`Rosie the Riveter' star dead

KatherinH (KatherinH@edc.org)
Wed, 4 Jun 1997 09:58:46 -0400

For those of us who still have Rosie the riveter posters, who honor the women
who were the riveters, and for all those who continue to be "riveters"--let's
take a moment to remember and honor a real life role model. Perhaps one way we
can do this is to start interviewing, highlighting, and supporting the new
rosies--especially as we near the 25th anniversary of Title IX...if you have
anecdotes, information, names, stories, or whatever that tell the story of how
Title IX and other civil rights legislation, gender equity programs, etc. have
made a difference in your life, or the lives of other men and women...please
share them here or send them to me directly. We'll gather these and include
them in as part of the materials we create for the anniversary. Thank you.

katherine hanson,
director, weea equity resource center
55 chapel st
newton, ma 02158


______________________________ Forward Header __________________________________
Subject: Morning Mail - June 4, 1997 - `Rosie the Riveter' star dead
Author: Reginald_Aubry/CAM/Lotus@lotus.com at Internet
Date: 6/4/97 8:58 AM

`Rosie the Riveter' star dead at 77
Associated Press, 06/02/97

CLARKSVILLE, Ind. (AP) - Rose Will Monroe, whosehigh-profile role as``Rosie the
Riveter'' in promotional films and on posters pushed women to take jobs during
World War II, has died. She was 77.

Ms. Monroe, who died Saturday, was working as a riveter building B-29 and B-24
military airplanes at the Willow Run Aircraft Factory in Ypsilanti,Mich., when
she was asked to star in a promotional filmabout the war effort.
She was also featured in posters.

The role became synonymous with thousands of women who took defense industry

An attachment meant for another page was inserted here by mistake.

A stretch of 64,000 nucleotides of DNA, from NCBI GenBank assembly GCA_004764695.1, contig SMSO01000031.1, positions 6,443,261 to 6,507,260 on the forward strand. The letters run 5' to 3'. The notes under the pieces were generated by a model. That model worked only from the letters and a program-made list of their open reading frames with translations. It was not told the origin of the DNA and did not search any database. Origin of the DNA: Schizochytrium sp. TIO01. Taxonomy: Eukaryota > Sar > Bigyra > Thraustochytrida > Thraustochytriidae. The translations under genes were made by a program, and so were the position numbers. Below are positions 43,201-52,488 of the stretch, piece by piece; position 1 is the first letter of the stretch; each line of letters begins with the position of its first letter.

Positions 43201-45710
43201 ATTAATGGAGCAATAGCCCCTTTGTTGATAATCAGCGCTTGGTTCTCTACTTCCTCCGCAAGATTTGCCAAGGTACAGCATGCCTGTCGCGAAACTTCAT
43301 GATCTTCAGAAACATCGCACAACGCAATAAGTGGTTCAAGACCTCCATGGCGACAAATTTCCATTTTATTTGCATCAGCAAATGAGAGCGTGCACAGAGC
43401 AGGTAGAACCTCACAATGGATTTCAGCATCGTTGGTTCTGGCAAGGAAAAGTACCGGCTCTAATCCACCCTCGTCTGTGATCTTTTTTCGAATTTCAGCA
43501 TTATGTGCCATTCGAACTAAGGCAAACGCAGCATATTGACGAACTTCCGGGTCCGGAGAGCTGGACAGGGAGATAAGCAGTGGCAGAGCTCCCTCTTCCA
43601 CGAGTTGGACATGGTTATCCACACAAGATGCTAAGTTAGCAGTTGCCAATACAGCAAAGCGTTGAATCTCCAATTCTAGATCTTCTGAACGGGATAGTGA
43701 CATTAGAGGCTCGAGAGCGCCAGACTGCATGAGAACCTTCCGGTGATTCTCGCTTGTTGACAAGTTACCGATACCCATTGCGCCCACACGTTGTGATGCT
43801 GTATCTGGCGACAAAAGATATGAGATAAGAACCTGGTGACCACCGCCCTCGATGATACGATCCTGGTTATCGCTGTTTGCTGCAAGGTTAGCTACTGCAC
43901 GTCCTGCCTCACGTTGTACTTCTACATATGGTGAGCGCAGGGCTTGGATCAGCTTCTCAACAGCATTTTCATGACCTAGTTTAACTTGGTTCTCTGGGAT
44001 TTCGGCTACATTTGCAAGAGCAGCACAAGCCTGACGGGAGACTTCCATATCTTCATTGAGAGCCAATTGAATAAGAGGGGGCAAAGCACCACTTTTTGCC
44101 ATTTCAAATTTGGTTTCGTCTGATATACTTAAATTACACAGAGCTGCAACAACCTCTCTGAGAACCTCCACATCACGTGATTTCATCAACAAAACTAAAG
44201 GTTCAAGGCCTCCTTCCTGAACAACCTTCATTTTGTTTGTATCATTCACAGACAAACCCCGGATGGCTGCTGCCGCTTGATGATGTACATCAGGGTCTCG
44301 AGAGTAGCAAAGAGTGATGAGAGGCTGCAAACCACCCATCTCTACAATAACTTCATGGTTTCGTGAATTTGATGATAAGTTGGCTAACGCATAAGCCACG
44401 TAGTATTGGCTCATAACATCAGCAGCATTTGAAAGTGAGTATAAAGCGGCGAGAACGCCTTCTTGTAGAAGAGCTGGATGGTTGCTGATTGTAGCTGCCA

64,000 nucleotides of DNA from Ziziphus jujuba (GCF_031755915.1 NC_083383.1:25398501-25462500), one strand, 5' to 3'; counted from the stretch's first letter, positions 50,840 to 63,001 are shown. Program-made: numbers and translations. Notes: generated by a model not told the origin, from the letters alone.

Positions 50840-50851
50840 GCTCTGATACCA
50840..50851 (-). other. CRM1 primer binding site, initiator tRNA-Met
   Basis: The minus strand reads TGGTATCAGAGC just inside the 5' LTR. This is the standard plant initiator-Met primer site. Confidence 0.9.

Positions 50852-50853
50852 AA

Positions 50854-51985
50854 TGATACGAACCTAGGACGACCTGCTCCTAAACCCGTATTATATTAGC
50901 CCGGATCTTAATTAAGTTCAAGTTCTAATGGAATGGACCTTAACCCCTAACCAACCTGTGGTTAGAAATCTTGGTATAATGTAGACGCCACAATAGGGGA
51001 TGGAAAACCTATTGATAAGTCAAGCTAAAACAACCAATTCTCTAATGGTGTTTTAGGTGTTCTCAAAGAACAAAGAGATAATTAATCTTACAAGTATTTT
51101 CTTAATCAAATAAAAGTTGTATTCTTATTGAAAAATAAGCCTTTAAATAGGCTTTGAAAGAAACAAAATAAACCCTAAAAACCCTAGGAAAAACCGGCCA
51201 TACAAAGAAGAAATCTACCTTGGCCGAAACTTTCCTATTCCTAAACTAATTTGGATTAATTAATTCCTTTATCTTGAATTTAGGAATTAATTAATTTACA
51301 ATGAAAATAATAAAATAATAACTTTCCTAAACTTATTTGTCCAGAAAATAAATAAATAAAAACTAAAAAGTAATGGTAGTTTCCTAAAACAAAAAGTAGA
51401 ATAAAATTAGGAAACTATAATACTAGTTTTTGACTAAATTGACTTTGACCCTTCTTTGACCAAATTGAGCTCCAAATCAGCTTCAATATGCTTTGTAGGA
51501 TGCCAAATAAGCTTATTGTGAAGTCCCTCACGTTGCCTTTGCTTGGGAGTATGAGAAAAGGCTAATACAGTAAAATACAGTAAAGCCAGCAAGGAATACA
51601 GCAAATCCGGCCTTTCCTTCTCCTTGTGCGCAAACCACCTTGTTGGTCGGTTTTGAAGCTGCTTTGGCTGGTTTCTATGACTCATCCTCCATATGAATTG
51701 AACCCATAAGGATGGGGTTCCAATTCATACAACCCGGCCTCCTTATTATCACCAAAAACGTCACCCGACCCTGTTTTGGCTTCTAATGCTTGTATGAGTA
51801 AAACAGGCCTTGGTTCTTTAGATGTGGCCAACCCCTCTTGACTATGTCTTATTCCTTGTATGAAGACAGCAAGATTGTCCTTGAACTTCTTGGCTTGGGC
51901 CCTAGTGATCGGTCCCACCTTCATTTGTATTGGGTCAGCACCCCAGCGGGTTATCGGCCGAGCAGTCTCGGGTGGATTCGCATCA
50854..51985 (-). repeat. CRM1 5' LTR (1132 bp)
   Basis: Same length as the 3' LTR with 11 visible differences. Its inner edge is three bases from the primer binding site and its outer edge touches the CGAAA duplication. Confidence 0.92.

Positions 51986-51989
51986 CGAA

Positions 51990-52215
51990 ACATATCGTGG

jobs, working factory positions usually held by men.

``They found Rose and she was a riveter and she was the
one who fit the profile for the `Rosie the Riveter' song,'' her daughter
Vickie Jarvis said Sunday. ``So she happened to be in the right place at the
right time and was chosen to be in some of these films.''

Ms. Monroe was born in Kentucky's Pulaski County and moved toMichigan during
the war. The Encyclopedia of American Economic History credited
the ``Rosie the Riveter'' movement with helping push the number of
working women to 20 million in four years of war, a 57 percent jump from

Unlike many ``Rosies'' who returned to the kitchen after
the war, Ms. Monroe kept working. She drove a taxi, operated a beauty
shop, and started her own home construction firm in Indiana called Rose

Ms. Monroe's other daughter, Connie Gibson, recalled going with her mother to
see the Goldie Hawn movie ``Swing Shift,''about a woman working alongside men in
a munitions factory during wartime. In one scene, a man asked a female
colleague to get a left-handed wrench.

``Mother laughed at that because she remembered the men doing that to the
women in the factory, thinking they were too dumb to know
the difference,'' she said.


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